Breath-taking views of the Tetons grace this month’s cover of High Country News, a monthly publication focusing on news in the West. The reason for the cover story “Paradise at a Price”? Affordable Housing. Jackson Hole is a unique place, where conservation goals and a desire to maintain the town’s “Western small town character”, often collide with the need for affordable housing for the community’s workforce. With over 97% of the land in Teton County publicly owned (by federal, state or local government agencies), traditional solutions of sprawl and new development are not an option. This can be a good thing, many conservationists argue, as much of the land is permanently protected from development. The problem? Many of Jackson’s workers cannot afford to live here. In Jackson Hole, the average sales price of a home is around $1,000,000, which is 10x the average income of the County. During the housing boom, as many as 1/3 of Jackson’s work force lived in bedroom communities and commuted over Teton Pass or through the Snake River Canyon.
The article discusses the South Park neighborhood in particular. Over the past many years, advocates of affordable housing have proposed various affordable housing projects in this area, located about 5 minutes south of Jackson. Neighbors, conservationists and other opponents were able to kill all proposals, citing negative effects to large-scale development including car-dependent sprawl, and intrusion on wildlife habitat, a core value in Jackson Hole. Supporters point to the existing utilities, good access and existing development as reasons that make South Park the perfect location for new development. The debate continued in over 40 public meetings associated with the re-write of the Town and County Comprehensive Plan. The new plan proposed South Park as an area for dense development, however after residents and conservationists rebelled against the plan, it was paired down calling for small pockets of affordable housing scattered throughout several different neighborhoods.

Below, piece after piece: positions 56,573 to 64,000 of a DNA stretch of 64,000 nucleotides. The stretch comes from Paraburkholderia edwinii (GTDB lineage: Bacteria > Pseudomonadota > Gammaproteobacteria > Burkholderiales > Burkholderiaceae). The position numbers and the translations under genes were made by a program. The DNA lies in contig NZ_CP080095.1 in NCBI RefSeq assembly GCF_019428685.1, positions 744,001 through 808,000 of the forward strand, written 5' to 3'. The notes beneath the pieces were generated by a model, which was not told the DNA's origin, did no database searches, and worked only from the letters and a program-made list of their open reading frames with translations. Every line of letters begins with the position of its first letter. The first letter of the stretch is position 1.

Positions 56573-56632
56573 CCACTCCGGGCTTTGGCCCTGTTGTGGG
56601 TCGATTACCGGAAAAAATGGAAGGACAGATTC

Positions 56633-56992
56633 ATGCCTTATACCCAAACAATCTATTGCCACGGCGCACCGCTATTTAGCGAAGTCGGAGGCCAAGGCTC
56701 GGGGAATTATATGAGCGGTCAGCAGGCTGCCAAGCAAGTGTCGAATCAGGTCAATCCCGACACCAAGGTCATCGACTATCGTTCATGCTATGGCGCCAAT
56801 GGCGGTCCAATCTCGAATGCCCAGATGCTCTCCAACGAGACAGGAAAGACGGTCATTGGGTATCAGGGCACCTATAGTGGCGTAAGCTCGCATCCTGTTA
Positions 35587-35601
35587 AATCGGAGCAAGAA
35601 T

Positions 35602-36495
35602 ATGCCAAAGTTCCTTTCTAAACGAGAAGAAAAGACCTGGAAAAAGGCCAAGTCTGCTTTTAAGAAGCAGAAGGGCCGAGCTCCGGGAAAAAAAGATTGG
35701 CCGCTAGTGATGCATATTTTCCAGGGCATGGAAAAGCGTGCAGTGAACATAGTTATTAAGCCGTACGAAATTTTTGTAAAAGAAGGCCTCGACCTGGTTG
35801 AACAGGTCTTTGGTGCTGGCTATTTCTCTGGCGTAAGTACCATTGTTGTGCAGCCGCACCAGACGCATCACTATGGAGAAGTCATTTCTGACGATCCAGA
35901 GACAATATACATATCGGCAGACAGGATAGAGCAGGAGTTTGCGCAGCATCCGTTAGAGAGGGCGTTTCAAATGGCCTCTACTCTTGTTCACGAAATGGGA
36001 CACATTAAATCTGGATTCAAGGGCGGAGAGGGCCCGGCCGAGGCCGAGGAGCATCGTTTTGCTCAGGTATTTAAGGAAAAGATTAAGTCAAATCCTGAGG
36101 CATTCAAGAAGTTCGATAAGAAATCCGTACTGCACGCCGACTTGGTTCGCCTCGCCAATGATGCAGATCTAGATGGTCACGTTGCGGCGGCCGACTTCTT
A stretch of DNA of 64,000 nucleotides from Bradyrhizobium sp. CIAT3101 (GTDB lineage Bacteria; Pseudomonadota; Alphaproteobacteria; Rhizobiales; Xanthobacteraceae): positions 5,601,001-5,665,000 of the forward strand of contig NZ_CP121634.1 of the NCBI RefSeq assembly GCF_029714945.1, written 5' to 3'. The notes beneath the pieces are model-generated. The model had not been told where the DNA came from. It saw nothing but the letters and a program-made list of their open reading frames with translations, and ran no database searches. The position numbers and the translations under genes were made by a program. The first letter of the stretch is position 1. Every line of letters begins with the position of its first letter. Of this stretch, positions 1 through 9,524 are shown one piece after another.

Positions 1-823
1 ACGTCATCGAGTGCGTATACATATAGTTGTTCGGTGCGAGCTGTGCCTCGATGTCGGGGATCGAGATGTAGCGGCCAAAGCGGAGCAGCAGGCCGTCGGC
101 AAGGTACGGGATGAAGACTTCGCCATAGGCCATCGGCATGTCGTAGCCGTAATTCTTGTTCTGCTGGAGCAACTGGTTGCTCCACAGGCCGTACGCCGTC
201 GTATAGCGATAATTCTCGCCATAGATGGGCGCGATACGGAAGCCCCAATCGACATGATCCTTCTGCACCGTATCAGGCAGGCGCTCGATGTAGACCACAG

The article also outlines the three main players in Jackson Hole trying to address the growing need for affordable housing through deed restricted homes – the Teton Housing Authority, the Jackson Hole Community Housing Trust and Habitat for Humanity. These homes are much cheaper than market rate homes as they are subsidized by the County, developers and local non-profits. However they amount to only a fraction of the homes here and require a thorough application process and long waiting lists or many attempts through a lottery system.
As the Jackson Hole real estate market heats up as we enter the busy summer selling season (See June Market Report), affordable market rate homes are moving farther out of reach for many middle-class working families (There are currently only 3 single family homes in Jackson priced under $500,000). There is no doubt the debate with continue as the Jackson Hole community strives to balance the scenic beauty and wildlife habitat with the growing need for affordable and attainable housing.